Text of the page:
Had the club not scheduled that day as their only day off all spring, they never would have been there.

Had Indians management not opted to turn down a late request by the Dodgers to reschedule a rained out game in Winter Haven for that day, they never would have been there.

Had Steve Olin just listened to his wife -- who told him, after a series of wrong turns trying to find Crews' ranch, "Let's just turn around and go back" -- they never would have been there.

Had Olin not promised his 3-year-old daughter, Alexa, that he would take her horseback riding, they never would have been there.

Had it not rained that day, postponing the fishing trip on Little Lake Nellie until way too close to dark, they never would have been there.

"I don't understand it when things like that happen," Olin's best friend and teammate, Kevin Wickander, told ESPN TV producer Willie Weinbaum recently. "I can't explain them. So it's just a part of it. So God believes in taking one of his kids away. And what came out of it, I don't know. I really don't know."

But in life, something good can always come of something bad -- even something that bad, that tragic, that inexplicable. And as the Indians continued to rebuild their shattered franchise in the years that followed, that day -- March 22, 1993 -- was always there, always part of them.

For a long time, they left the jerseys of Olin and Crews hanging in their lockers -- even on the road.

For a long time, Kevin Wickander wore a shirt of his buddy, Steve Olin, under his uniform.

For a long time, nine years in fact, there were no more off days included on the Indians' spring-training schedule -- not until last year, after both Hargrove and GM John Hart had moved on.

But for most of those years, the core of that team -- an astounding number of players -- didn't move on. They stayed. And in an extraordinary way, Steve Olin and Tim Crews stayed, too.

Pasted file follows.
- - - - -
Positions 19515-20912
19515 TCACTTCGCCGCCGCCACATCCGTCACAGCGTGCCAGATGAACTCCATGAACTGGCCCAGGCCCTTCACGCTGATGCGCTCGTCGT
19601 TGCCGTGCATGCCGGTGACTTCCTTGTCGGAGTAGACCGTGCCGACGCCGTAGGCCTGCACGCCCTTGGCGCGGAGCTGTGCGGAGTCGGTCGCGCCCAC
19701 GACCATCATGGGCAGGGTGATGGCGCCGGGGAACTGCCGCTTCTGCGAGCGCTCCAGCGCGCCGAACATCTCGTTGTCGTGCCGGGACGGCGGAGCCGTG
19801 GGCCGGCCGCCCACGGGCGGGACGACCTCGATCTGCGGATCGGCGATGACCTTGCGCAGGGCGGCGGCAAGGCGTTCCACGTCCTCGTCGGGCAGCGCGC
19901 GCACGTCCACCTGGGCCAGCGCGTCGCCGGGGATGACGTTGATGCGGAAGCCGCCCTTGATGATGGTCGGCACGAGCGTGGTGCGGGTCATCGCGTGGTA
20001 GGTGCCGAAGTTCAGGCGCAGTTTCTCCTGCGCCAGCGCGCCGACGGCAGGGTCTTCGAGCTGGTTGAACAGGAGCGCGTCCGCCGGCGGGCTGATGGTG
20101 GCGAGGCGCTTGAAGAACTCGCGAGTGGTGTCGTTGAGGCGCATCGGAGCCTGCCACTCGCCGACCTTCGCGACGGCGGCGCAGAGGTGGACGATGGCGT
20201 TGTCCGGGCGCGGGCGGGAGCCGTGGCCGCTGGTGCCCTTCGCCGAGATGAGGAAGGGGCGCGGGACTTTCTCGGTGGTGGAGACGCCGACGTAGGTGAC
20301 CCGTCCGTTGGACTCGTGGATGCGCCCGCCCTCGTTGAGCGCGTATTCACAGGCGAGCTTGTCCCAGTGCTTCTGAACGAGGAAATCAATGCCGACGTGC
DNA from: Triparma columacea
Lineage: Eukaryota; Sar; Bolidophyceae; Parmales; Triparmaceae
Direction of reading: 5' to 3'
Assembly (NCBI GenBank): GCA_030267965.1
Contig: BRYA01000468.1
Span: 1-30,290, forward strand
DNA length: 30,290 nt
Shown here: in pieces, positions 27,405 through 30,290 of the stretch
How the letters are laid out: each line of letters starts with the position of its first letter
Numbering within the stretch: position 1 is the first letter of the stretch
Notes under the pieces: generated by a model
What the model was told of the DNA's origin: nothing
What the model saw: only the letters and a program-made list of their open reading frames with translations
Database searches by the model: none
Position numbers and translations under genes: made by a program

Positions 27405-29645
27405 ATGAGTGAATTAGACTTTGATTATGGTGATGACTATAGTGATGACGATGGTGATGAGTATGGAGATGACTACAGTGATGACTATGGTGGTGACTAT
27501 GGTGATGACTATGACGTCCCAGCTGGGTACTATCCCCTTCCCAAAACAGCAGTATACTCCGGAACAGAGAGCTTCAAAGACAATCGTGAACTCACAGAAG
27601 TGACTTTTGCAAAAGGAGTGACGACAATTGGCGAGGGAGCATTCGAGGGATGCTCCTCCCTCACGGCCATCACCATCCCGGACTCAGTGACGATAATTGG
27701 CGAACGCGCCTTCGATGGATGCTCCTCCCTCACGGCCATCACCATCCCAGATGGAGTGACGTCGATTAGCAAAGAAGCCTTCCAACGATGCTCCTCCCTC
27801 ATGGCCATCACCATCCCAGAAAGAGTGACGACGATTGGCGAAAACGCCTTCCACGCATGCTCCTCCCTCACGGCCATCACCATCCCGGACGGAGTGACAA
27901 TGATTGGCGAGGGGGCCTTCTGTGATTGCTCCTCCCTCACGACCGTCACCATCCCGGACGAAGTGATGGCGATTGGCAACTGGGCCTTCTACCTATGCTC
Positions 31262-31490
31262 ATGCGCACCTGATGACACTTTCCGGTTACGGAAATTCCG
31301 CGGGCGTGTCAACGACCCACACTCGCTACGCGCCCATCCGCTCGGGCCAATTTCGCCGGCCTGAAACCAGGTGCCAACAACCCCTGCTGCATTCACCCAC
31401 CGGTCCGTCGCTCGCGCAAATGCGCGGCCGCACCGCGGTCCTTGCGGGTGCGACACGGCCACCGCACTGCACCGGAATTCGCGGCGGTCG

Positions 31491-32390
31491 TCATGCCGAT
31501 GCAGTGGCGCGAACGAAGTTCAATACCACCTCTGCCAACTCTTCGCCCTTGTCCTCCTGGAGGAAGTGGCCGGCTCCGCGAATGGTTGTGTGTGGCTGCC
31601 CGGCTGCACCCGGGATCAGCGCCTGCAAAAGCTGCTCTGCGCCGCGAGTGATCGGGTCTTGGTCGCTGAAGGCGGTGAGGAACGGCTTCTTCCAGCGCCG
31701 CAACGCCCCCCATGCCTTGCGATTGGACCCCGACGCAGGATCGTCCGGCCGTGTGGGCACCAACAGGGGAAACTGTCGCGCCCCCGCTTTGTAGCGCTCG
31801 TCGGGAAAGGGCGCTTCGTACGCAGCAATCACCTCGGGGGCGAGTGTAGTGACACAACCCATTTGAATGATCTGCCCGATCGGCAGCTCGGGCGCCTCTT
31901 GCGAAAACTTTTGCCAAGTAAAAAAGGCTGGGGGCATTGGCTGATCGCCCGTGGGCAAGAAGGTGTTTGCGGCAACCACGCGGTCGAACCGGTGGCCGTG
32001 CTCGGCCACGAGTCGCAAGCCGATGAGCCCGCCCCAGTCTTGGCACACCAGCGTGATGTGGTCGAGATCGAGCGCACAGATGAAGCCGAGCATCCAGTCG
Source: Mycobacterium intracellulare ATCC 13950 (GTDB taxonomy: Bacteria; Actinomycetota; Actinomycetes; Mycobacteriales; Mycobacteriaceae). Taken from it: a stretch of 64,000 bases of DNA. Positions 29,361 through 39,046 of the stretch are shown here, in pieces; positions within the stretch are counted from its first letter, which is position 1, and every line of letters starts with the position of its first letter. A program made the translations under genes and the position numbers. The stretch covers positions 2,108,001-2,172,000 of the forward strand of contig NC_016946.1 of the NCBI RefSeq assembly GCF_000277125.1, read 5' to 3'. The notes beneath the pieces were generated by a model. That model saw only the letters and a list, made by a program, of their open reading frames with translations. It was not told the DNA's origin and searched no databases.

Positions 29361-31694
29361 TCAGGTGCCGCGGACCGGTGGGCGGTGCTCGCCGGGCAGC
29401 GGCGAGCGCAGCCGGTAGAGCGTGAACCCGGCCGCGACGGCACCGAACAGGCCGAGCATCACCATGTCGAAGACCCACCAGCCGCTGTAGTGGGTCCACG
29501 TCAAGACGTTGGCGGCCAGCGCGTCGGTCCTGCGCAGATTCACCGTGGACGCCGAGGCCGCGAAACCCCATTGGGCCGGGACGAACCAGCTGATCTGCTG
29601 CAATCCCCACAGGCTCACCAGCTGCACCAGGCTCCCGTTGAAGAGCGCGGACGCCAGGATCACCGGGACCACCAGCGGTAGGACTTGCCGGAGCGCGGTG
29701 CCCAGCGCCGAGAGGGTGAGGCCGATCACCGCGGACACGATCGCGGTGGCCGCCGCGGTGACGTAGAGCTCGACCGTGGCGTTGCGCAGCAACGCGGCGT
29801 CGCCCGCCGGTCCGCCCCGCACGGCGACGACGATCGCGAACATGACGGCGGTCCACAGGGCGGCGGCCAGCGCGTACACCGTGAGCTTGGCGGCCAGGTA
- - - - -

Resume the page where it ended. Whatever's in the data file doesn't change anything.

"In tragedy sometimes are your biggest bonding moments," John Maroon, the public relations director for the Indians at the time, told ESPN. "And for that team, it just seemed like their approach was different. They were forced to grow up quickly, and they all kind of came together, and there was a lot of unity. Seems like that team was very close after the accident, seems like they really came together, weren't afraid to show that they cared for each other."

And it all culminated on a September evening in 1995 when they clinched first place -- for the first time in 41 years.

So there they were that night, out there on the sparkling grass of Jacobs Field, caught up in their own little slice of euphoria, when they heard a song on the p.a. system.

That song was "The Dance," by Garth Brooks. And "anybody on that team," said Maroon, "knows what that means. That was Steve's song."

It was Steve Olin's favorite song, a song Wickander had picked to be played at Olin's memorial service back in that tragic March of 1993. Of the Indians dancing to that song on a much happier night two years later, 17 players -- and most of the coaching staff -- had been Indians in 1993.

So they knew. And Mike Hargrove had no doubt they knew. So that night, he had called the man who runs the scoreboard and made a very special request -- for a very special song to be part of a celebration made just a little more special because it included a couple of minutes of country music that twanged right to the hearts of all of them.

"I think Mike's point," Maroon said, "was: 'We're going to remember, because what happened in March of 1993 played a big role in what this team is today.' "

Ten years later now, and we all pause. We all remember. Whether we knew these men or not. Whether we cared about the Cleveland Indians or not.

The memories of that empty ballpark, of those empty faces, remind us that it isn't the highs and lows of baseball that make us pay attention to these games and the men who play them. It's the highs and lows of life. Theirs and ours. And how, in a strange and powerful way, it's baseball that weaves the magic that intertwines us all together.

Jayson Stark is a senior writer for ESPN.com.